Mooncakes are the Chinese equivalent of the fruitcake. People give them as gifts because they’re obligated to, and then wind up eating a thousand calories of red bean paste.

Keeping with the ‘fruitcake’ comparison, the LA Times gives us other reasons to avoid eating the treat than just the taste:

Back in the era of scarcity, they were a rare calorie-rich treat to fill the chronically hungry belly. Nowadays, the mooncake has become the Christmas fruitcake of China, passed around and regifted ad infinitum.

A typical 6.3-ounce mooncake has about 800 calories. By contrast, a McDonald’s hot fudge sundae, which weighs the same, has only 330 calories.

Strangely enough, despite the calorific overload, this correspondent doesn’t particularly mind the mooncake, although the ones with lotus paste or egg custard are the preferred variety. We’d never go out of our way to actually *buy* them, though, unless we were passing them off to colleagues, clients or relatives. Because really, who buys mooncakes for themselves?

Regardless, Mid-Autumn Festival without mooncakes just wouldn’t be the same. So go out tonight, indulge, and enjoy. Happy Mid-Autumn Festival!




Double-check that mooncake: 8,000 boxes of fake mooncakes found in Guangzhou

Posted: 09/6/2011 11:58 am

Story by Nanfang Reporter Ellen Wang

China is the wonderful home to the world’s great fake products, but when forgery moves into the food arena, one should be very concerned. With Mid-Autumn festival right around the corner, people have taken to faking the ubiquitous mooncake to make a quick buck. This story is translated from the Southern Metropolis Daily.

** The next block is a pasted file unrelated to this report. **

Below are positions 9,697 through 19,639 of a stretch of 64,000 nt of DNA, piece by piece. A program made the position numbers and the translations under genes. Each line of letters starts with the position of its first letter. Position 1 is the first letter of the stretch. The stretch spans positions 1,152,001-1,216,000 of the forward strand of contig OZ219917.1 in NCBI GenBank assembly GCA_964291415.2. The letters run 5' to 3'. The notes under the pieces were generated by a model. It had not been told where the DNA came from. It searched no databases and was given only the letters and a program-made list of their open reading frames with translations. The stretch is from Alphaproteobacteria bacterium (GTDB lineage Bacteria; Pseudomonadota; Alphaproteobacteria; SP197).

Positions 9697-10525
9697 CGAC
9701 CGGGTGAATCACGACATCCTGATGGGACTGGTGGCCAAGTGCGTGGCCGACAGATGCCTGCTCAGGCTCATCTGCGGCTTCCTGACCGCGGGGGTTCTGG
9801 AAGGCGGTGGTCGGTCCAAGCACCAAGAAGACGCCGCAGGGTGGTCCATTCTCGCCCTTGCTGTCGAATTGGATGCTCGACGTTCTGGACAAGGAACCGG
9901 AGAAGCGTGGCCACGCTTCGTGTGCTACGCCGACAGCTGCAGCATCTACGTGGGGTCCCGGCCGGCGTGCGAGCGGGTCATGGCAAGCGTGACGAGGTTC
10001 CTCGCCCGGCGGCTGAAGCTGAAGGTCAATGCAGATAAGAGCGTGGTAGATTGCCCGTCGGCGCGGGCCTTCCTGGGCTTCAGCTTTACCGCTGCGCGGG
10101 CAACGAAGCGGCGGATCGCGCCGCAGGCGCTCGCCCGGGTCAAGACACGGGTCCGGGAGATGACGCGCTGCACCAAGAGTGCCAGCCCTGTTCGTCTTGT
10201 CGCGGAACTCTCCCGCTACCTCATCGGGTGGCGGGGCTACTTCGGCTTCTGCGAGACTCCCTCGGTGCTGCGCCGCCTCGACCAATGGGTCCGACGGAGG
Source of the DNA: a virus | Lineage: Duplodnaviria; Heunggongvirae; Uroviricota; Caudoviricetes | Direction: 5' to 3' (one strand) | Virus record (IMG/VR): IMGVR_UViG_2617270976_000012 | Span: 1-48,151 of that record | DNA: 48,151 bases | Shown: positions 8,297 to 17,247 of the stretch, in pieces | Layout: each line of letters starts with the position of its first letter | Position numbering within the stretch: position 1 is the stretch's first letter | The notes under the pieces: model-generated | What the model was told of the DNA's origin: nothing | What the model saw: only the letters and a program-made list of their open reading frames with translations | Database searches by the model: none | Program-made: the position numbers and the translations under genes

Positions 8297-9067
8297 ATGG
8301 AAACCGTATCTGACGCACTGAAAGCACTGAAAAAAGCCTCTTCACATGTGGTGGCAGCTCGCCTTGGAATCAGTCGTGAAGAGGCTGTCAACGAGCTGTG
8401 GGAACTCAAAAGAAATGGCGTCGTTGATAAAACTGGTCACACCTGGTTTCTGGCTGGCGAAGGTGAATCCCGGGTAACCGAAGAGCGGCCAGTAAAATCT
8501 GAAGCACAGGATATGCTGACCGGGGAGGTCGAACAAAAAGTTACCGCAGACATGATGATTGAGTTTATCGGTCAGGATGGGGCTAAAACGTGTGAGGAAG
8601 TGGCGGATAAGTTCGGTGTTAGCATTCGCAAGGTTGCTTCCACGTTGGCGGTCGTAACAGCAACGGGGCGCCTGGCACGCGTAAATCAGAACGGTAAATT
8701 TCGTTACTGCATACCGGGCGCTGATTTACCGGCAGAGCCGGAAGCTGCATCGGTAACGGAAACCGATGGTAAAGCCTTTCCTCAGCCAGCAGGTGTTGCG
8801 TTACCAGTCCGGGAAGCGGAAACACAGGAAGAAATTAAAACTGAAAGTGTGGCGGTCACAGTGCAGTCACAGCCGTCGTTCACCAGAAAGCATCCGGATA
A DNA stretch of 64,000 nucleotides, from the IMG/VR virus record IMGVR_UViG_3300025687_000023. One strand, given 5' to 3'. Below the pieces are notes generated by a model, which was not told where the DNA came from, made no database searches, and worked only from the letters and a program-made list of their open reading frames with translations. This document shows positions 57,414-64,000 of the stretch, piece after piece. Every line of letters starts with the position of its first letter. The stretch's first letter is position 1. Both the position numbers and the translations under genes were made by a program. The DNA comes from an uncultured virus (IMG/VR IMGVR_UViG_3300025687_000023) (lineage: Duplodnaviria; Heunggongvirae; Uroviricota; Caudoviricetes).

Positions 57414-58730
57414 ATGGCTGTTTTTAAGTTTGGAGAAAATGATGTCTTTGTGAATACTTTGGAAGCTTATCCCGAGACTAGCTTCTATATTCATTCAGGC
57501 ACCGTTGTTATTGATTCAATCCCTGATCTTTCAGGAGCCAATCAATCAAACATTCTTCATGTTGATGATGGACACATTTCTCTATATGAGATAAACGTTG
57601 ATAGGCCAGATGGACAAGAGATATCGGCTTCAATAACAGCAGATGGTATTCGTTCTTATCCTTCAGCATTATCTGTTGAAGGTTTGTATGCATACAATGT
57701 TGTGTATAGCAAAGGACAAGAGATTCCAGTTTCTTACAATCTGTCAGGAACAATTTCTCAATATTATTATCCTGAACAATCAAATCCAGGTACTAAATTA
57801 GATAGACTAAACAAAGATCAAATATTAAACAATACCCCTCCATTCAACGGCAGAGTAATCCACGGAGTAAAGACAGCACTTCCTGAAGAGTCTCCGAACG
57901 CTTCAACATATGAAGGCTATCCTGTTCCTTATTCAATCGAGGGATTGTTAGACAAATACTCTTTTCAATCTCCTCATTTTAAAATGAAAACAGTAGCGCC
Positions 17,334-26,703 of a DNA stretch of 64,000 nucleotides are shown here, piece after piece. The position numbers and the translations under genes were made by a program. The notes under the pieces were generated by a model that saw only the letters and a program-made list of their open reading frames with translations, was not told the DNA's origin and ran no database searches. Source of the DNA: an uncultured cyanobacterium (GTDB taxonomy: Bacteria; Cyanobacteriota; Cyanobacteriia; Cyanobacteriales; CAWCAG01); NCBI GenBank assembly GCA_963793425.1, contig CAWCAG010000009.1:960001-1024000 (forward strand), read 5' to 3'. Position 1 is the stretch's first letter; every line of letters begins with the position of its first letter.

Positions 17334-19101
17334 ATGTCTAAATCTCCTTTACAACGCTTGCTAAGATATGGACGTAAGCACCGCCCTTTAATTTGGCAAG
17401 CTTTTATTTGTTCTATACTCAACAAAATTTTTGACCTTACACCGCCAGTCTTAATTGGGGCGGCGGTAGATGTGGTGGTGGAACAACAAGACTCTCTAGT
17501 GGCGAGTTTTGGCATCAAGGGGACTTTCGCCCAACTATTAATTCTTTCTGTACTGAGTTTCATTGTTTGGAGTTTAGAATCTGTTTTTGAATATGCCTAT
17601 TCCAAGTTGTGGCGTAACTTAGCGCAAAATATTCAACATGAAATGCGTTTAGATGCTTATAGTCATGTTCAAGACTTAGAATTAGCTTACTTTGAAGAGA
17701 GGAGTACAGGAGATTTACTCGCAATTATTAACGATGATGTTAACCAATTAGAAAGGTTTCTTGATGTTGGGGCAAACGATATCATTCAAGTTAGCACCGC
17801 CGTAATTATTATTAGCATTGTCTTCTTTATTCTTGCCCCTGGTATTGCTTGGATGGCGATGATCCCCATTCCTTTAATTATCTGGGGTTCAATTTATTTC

Eight thousand boxes of fake mooncakes tracked down in Guangzhou

As Mid-autumn Festival, one of China’s most favored traditional feasts, is on its way, mooncakes are taking up more of people’s attention and appetites. It’s also a time when lawbreakers have the strongest incentive to step in and make some dirty money.

In the morning of September 3, a batch of fake mooncakes branded with the name “Guangzhou Restaurant,” a famous local food chain, was hunted down by the local police and commerce bureau in Guangzhou’s Liwan District.

The police arrested every suspect involved in this case.

This batch of fake mooncakes, involving over 8,000 boxes with a total value of about RMB1 million, is the biggest case of fake mooncakes related to Guangzhou Restaurant ever discovered.

It shouldn’t be surprising that the packaging of the counterfeits was very close to the genuine ones, complete with the redeem vouchers stuck to the outside. But one can not track down any production or distribution information through the bar code on them.

So, a friendly reminder from Guangzhou Restaurant: for the sake of your health, purchase only from merchants with a good credit.